Step aside, iPod users. Move over, digital downloaders (legal and otherwise). A very cool “new” form of recorded music is growing in popularity with teens, twentysomethings and even their parents: It's called . . . vinyl records?
K.C. ALFRED / Union-Tribune
Whitney McDaniel listened to vinyl records at M-Theory Music in Mission Hills.
Against all odds in this high-tech age, vinyl albums – those round, 12-inch discs that look like thin Frisbees with a small hole in the middle – are experiencing a resurgence in popularity in San Diego County and across the nation.
Granted, vinyl albums are unlikely to regain the dominant position they held before the advent of CDs, even as CD sales continue to plunge. (CD sales in this country last year totalled 511 million, a 17.5 percent decline from 2006 and a whopping 30.5 percent drop from 2005.)
But sales of vinyl albums, which were officially pronounced dead in the mid-1980s after CDs were introduced to the buying public, jumped to 1.3 million last year. That's a 36.6 percent increase from 2006, according to the Recording Industry Association of America, a figure that is deemed dramatically low by some industry experts.
“I'd have to say there are more than 5 million new vinyl records sold in the U.S. each year. And that's not accounting for the 20 million used albums selling annually,” said Josh Bizar, sales director for Musicdirect, a Chicago company that services nearly 300 independent record and electronics stores around the world.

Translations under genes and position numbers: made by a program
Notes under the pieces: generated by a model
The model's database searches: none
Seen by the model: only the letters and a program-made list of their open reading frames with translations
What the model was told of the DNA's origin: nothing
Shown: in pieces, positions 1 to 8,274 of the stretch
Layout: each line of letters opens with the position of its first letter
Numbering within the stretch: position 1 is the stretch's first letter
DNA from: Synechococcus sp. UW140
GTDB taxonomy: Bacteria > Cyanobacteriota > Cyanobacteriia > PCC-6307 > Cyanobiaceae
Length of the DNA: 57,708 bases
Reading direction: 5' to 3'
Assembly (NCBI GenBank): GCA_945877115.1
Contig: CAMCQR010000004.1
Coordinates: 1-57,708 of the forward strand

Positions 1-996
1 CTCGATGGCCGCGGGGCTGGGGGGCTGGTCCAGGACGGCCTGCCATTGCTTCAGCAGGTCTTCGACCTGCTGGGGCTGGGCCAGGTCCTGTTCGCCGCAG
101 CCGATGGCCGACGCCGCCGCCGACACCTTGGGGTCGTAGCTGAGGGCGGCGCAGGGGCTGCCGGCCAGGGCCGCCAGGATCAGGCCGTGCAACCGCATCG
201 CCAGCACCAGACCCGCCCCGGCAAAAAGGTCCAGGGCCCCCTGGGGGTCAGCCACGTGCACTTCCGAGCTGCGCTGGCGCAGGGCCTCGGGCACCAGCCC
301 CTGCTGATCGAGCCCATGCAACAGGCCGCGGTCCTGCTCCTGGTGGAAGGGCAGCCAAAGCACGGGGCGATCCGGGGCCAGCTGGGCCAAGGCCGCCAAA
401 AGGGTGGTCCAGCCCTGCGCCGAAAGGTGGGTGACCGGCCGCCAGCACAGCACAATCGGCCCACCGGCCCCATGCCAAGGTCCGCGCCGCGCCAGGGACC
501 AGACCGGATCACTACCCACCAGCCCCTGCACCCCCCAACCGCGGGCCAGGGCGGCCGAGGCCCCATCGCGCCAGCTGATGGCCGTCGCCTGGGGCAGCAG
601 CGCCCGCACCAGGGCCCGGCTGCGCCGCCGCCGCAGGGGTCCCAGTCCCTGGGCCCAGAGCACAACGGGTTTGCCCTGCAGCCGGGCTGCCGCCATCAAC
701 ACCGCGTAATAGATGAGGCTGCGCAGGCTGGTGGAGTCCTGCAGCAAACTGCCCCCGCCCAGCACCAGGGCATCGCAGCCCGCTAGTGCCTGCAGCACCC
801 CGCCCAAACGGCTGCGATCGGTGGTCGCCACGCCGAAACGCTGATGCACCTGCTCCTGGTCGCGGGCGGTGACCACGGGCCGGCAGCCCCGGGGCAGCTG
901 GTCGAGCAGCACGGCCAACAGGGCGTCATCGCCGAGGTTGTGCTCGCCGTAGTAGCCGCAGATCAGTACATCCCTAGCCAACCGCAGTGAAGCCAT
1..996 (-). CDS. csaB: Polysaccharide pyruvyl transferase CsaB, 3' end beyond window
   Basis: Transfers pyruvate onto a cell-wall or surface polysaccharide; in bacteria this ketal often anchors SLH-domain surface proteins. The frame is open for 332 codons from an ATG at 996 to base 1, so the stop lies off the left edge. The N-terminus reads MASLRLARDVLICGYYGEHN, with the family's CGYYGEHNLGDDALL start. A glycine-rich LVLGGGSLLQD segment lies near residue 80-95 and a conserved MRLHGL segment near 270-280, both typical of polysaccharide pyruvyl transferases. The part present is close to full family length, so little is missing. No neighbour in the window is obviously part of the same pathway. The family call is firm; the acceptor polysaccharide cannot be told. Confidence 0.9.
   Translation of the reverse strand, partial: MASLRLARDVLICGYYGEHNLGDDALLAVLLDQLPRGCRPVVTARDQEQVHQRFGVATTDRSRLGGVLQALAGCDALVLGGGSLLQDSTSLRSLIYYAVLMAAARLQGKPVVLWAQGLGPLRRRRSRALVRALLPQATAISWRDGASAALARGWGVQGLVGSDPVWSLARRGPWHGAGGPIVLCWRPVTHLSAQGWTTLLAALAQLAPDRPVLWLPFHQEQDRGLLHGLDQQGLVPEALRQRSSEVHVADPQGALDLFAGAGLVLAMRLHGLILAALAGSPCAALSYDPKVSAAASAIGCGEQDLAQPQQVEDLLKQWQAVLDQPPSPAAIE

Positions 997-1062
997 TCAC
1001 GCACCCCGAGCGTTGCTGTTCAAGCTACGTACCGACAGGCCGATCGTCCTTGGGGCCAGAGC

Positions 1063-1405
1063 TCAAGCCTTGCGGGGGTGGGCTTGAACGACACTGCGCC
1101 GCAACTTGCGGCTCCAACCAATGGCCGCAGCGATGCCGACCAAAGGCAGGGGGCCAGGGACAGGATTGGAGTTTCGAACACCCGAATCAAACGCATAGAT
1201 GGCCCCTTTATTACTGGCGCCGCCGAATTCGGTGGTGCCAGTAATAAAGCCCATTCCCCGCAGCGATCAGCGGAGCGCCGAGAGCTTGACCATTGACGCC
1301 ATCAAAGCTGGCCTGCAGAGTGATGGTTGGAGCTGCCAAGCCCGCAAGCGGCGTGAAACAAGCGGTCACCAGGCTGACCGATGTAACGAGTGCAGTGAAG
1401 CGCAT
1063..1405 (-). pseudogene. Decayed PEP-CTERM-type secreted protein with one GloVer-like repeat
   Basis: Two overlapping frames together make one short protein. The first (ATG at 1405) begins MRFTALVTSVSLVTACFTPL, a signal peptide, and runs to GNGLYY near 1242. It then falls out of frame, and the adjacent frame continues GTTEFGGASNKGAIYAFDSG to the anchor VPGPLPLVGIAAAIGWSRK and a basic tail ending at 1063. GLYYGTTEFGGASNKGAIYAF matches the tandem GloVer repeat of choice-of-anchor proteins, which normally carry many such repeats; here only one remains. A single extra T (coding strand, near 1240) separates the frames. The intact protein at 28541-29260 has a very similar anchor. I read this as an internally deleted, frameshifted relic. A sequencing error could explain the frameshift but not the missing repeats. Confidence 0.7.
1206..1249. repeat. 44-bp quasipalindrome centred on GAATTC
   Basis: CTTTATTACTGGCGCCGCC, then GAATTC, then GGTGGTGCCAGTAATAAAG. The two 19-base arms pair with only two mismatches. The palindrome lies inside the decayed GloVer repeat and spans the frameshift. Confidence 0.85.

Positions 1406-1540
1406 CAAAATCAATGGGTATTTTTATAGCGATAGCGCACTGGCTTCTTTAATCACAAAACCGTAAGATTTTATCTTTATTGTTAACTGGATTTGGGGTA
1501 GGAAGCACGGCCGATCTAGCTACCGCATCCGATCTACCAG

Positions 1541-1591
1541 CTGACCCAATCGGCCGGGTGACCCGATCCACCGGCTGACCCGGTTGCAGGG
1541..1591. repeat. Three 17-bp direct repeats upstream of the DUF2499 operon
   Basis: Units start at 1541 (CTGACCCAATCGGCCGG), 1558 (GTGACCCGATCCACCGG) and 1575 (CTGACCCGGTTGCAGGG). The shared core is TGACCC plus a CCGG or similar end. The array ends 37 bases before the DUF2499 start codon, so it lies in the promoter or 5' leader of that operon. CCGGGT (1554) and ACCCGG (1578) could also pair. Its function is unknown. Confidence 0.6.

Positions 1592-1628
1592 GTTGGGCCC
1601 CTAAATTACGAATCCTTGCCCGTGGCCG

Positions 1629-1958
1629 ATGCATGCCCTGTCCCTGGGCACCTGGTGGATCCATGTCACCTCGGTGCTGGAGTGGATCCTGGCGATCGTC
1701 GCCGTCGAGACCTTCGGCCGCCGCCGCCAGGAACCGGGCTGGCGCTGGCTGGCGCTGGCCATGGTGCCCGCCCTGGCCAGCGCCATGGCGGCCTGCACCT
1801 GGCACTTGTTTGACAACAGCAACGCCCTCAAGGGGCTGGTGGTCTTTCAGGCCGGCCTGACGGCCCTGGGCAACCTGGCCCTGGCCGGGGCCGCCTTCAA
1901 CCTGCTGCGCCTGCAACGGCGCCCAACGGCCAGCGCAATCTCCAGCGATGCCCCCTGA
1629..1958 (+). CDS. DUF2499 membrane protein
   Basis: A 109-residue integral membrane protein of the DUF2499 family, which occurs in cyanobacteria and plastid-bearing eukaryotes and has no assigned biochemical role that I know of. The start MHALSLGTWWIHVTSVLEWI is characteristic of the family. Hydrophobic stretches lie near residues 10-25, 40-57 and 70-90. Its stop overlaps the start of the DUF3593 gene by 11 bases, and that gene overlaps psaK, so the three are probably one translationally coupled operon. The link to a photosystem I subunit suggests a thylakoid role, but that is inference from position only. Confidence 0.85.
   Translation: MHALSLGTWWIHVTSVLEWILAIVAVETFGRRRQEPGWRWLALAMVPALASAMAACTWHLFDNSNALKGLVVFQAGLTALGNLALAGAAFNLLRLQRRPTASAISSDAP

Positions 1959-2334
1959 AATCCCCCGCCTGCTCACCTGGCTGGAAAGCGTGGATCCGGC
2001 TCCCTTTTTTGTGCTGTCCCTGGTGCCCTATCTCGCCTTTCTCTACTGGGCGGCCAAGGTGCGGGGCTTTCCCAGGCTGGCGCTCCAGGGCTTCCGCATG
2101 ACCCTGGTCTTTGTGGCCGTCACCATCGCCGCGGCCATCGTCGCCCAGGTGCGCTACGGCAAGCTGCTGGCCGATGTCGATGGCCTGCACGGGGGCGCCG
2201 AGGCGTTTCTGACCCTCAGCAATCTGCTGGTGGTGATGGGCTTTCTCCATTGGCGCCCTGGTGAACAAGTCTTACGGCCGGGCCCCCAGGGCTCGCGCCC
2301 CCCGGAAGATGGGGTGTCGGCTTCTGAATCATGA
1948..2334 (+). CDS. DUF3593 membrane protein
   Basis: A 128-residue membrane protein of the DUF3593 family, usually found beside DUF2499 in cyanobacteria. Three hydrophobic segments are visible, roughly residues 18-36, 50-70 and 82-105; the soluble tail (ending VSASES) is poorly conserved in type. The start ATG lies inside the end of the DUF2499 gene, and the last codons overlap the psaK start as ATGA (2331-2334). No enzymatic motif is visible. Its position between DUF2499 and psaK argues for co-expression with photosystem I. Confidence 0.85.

“Most vinyl albums are sold in independent stores, through mail-order companies and over the Internet, and none of them uses the Nielsen scanning system that tracks sales in national chain stores,” Bizar noted. “Demand for vinyl is through the roof. We had to buy a new warehouse just to store all our stock.”
For the beleaguered record industry, soaring vinyl album sales are providing rare glimmers of hope:
Amoeba Records, Los Angeles' biggest independent record store, is now selling 2,000 vinyl albums a day, up 15 percent from last year, while Best Buy stores nationwide are starting to sell vinyl.
Nationally, turntable sales climbed to nearly 500,000 last year, up from 275,000 in 2006. “We've seen a huge increase in sales, not just for turntables, but also for styluses (needles) and record-cleaning products,” Bizar said.